Several small studies of same-sex couple families have shown that they may experience homophobia expressed by teachers and that teachers may exclude those parents from activities or events (Conclusion 9-4). Schools can adopt such strategies as professional education and training for teachers, administrators, and other personnel (e.g., bus drivers, cafeteria workers) to improve school experiences and promote a positive school climate for all students (Conclusion 9-3). Students with access to LGBTQ-related resources are more likely to believe that adults care about them and that teachers are fair.
Evidence suggests that transgender people—and possibly bisexual people—have lower incomes and higher poverty than lesbian, gay, and cisgender heterosexual people (Conclusion 10-1). Research on individual earnings suggests that, after controlling for differences in income-related characteristics, gay and bisexual men earn less than heterosexual men, while lesbian and bisexual women earn less than heterosexual men but more than heterosexual women. Lesbian women and gay men may have mitigated some of the effects of discrimination on earnings and household income through adaptive strategies in education, occupations, and family decisions, but they still face discrimination in the labor force.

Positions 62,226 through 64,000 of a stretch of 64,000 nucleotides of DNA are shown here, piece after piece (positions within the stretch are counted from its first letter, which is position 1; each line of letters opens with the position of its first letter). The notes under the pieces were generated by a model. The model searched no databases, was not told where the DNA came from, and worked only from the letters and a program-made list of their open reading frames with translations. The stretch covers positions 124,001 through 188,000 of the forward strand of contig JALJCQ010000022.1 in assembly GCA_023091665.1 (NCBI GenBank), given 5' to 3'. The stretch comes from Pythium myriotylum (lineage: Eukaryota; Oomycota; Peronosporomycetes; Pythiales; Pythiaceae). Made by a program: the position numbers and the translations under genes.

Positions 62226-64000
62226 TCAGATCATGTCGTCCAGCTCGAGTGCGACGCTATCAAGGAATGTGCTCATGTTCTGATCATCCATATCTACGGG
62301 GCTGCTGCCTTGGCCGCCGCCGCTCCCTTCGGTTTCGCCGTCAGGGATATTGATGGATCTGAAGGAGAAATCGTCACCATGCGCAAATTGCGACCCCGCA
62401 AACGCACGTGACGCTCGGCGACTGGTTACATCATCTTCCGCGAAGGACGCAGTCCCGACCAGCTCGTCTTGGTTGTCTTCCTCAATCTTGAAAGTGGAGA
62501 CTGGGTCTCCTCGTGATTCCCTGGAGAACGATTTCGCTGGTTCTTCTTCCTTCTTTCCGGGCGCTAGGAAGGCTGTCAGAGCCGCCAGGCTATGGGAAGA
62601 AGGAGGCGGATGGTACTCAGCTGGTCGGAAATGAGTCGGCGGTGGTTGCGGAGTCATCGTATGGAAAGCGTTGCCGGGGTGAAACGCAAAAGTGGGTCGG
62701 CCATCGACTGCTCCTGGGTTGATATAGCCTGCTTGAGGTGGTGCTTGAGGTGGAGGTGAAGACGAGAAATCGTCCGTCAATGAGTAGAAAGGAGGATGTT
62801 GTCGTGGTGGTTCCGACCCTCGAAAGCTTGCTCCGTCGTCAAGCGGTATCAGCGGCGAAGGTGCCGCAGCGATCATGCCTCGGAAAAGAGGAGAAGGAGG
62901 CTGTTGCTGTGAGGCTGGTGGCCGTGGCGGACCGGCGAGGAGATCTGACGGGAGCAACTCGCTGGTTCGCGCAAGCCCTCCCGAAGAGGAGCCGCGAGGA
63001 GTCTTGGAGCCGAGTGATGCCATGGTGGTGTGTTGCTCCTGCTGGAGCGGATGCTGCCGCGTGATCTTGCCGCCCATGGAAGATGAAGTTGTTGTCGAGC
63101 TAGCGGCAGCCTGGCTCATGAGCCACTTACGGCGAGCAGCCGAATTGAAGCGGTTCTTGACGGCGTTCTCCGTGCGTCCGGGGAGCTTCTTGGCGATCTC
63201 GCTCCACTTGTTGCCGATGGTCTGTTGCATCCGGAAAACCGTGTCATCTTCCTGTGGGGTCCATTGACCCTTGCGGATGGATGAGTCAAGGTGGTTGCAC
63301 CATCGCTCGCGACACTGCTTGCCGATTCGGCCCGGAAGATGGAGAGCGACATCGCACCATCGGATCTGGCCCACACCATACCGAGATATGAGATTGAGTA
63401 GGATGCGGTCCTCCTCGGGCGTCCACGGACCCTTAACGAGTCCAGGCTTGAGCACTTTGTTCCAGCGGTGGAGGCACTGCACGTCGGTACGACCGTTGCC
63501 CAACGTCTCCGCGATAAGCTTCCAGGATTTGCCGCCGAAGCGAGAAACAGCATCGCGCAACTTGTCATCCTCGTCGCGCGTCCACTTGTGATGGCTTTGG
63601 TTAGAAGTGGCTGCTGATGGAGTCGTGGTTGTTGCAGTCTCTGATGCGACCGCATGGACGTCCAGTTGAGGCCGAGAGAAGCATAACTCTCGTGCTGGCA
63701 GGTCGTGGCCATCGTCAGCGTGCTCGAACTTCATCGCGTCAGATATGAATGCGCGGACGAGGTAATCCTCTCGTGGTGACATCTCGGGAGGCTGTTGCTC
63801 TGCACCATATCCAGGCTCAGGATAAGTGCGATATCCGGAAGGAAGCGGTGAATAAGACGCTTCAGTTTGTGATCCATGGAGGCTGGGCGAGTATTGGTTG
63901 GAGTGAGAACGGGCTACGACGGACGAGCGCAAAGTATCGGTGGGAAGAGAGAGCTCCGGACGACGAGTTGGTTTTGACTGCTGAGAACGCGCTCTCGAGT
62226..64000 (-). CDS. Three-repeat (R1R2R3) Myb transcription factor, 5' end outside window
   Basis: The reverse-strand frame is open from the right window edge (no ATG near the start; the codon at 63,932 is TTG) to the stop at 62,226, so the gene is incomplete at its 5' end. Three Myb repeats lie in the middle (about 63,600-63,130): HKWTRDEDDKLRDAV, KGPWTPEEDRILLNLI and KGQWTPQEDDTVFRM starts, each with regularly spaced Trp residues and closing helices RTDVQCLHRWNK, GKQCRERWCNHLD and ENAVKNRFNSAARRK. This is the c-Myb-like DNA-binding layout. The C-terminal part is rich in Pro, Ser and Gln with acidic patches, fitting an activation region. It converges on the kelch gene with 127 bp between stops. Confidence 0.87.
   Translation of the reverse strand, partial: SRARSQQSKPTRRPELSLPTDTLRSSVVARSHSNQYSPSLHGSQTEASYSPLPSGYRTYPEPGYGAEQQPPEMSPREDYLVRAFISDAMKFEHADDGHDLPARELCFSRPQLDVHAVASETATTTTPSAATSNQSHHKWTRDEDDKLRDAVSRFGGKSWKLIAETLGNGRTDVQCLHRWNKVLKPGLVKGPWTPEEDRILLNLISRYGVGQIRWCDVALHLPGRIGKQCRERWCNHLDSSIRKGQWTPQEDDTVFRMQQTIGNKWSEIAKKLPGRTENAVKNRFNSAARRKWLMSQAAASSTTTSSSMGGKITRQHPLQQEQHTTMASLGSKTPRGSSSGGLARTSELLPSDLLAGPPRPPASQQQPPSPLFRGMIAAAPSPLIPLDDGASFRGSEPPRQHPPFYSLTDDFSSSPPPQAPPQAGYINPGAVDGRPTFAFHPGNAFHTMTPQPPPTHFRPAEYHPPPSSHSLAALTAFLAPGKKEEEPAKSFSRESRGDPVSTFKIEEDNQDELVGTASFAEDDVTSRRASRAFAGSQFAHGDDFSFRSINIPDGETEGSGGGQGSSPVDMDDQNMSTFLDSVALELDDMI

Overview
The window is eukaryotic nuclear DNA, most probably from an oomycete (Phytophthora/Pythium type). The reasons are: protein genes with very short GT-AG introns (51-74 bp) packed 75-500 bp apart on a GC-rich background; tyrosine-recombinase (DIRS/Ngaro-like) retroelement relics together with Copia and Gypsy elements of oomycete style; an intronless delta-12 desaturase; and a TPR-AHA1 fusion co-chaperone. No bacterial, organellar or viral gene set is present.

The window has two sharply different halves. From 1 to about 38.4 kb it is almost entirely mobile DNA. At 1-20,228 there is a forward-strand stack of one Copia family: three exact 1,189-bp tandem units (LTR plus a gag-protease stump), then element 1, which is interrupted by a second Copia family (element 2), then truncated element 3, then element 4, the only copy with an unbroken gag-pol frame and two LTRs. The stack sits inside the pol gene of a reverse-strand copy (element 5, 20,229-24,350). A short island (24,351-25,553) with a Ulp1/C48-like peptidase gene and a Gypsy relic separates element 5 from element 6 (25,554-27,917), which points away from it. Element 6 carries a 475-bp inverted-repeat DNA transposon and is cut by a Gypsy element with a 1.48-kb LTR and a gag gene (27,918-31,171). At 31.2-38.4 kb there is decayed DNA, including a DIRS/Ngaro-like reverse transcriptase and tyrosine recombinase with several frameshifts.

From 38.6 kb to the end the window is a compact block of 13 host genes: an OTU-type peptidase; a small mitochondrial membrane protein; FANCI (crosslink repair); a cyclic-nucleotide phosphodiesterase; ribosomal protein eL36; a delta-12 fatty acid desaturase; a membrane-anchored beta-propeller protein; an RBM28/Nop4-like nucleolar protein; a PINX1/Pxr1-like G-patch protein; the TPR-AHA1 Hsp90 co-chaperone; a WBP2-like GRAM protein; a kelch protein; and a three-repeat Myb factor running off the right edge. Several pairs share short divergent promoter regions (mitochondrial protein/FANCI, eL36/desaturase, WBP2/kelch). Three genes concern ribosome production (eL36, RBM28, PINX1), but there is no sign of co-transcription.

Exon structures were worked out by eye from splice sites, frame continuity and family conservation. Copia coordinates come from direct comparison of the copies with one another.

Poverty and economic insecurity are more common among LGBT people than among cisgender heterosexual people. Among self-identified single and coupled LGBT people, bisexual and transgender people are more at risk of poverty than lesbian and gay people are at equal risk of poverty compared to self-identified heterosexual cisgender people of the same sex. Some groups within the LGBT population are at greater risk of poverty or low-income status: unmarried people, people with children, Black people, people living in rural areas, and people over age 50.
Studies based on self-report data show that many LGBT people believe that they have been treated unequally in the workforce (Conclusion 10-2). Many individual employers have created their own nondiscrimination policies, but these are voluntary. SGD populations have also experienced compensation and benefit discrimination in the workplace. In 2020, the Supreme Court held in Bostock v. Clayton County that discrimination based on sexual orientation or gender identity is prohibited by Title VII, the federal law that is part of the 1964 Civil Rights Act. The efficacy of this nationwide anti-discrimination protection will depend on how well federal and state agencies and courts carry out its mandate.